Hieronymites

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Hieronymites, a common name for several congregations of hermits living according to the rule of St Augustine with supplementary regulations taken from St Jerome's writings. Their traditional habit is a white tunic with brown hooded scapular and brown mantle.



The Iberian Hieronymites

Established near Toledo in 1374, the Order soon became popular in Spain and Portugal, and in 1415 it numbered 25 houses. It possessed some of the most famous monasteries in the Peninsula, including the royal monastery of Santa Maria de Guadalupe in Extremadura, the royal monastery of Belem near Lisbon, and the magnificent monastery built by Philip II of Spain at the Escorial.

Though the manner of life was very austere, the Hieronymites also devoted themselves to study and to active ministry, possessing great influence both at courts of Spain and Portugal. They went to Spanish and Portuguese America and played a considerable part in bringing Christianity to the peoples of that continent. The Hieronymite nuns, founded in 1375, also became numerous in the Iberian Peninsula.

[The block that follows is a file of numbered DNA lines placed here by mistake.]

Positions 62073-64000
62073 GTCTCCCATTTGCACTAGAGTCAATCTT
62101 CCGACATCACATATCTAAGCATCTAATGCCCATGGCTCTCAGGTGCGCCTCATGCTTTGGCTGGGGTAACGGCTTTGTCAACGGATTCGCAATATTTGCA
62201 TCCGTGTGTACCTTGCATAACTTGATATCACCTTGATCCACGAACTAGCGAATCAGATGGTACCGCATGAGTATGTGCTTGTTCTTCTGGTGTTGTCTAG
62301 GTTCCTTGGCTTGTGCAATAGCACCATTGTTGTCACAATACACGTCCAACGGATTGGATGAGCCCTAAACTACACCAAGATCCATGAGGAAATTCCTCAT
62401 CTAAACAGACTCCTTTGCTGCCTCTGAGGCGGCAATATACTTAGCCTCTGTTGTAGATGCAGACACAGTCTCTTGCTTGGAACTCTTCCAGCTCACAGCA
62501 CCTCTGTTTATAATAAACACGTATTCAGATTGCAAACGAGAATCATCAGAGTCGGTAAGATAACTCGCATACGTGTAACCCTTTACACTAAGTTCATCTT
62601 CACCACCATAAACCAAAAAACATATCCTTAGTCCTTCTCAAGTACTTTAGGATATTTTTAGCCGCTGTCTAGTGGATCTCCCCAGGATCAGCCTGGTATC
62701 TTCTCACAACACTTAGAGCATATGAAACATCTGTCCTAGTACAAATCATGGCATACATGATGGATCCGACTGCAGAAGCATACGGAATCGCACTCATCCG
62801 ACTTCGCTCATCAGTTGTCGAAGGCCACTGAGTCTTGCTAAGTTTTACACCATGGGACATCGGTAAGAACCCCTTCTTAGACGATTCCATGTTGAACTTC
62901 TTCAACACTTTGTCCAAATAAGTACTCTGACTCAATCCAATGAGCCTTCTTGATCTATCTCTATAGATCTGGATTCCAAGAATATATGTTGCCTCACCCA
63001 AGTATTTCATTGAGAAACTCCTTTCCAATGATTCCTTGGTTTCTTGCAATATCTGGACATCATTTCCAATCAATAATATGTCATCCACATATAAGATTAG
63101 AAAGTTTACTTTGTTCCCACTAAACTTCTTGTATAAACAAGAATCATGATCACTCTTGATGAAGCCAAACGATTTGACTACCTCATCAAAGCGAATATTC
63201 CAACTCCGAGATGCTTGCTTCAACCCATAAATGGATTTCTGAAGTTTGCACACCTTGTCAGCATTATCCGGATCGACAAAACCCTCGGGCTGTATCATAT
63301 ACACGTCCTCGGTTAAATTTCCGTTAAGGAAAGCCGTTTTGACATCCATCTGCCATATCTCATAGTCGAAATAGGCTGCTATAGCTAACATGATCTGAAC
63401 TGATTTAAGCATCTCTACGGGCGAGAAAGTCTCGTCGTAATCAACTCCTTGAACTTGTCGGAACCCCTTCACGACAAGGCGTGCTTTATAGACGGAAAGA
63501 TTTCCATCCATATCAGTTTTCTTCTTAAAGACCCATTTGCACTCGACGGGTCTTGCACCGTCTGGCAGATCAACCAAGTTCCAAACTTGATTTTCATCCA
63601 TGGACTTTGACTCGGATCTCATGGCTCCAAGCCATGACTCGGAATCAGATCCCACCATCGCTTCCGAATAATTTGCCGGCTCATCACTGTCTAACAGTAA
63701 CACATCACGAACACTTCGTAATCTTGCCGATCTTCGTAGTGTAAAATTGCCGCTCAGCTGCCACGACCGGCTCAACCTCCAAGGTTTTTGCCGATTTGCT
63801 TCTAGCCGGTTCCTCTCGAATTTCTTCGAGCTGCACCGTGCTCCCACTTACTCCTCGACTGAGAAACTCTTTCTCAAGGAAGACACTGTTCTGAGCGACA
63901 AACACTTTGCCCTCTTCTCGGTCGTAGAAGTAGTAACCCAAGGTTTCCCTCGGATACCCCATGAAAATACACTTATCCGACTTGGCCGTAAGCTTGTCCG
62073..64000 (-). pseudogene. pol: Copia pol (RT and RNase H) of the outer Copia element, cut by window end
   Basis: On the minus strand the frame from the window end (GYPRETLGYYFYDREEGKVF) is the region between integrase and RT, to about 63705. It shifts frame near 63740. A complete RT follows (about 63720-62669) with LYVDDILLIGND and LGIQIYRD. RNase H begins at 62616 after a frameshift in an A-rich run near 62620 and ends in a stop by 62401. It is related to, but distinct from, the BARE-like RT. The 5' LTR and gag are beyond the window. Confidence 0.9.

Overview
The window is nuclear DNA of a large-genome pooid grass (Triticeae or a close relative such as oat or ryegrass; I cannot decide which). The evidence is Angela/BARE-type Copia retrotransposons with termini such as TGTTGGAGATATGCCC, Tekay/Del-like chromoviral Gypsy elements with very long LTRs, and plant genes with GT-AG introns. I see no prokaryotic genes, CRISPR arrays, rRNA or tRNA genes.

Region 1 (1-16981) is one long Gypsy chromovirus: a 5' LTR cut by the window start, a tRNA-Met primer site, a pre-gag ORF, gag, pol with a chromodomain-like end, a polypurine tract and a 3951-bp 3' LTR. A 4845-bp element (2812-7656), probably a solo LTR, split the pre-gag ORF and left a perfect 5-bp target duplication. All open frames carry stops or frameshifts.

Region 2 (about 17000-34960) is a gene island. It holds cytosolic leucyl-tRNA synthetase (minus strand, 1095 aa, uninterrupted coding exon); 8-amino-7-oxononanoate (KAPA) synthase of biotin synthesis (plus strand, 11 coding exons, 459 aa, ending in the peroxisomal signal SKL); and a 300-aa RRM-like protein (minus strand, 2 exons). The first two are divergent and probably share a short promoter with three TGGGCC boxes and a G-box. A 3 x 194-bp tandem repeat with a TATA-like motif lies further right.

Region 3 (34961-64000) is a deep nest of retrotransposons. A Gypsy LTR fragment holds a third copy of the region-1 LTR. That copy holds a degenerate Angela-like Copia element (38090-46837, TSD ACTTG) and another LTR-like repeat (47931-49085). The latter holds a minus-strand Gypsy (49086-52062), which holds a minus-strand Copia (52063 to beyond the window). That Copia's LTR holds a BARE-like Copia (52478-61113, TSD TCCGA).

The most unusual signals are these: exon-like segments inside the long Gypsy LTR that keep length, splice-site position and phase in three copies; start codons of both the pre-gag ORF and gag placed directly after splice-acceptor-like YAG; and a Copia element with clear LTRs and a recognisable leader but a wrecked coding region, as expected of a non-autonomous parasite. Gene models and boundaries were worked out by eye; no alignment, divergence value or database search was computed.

The order declined during the 18th century and was completely suppressed in 1835. At that time, there were 48 monasteries and about a thousand monks. The fate of the houses was diverse: most fell into ruins, others were given to other religious orders; still more became breweries, barns, or holiday homes.

However, according to Canon Law, only the Holy See may suppress a religious order, and the Holy See...
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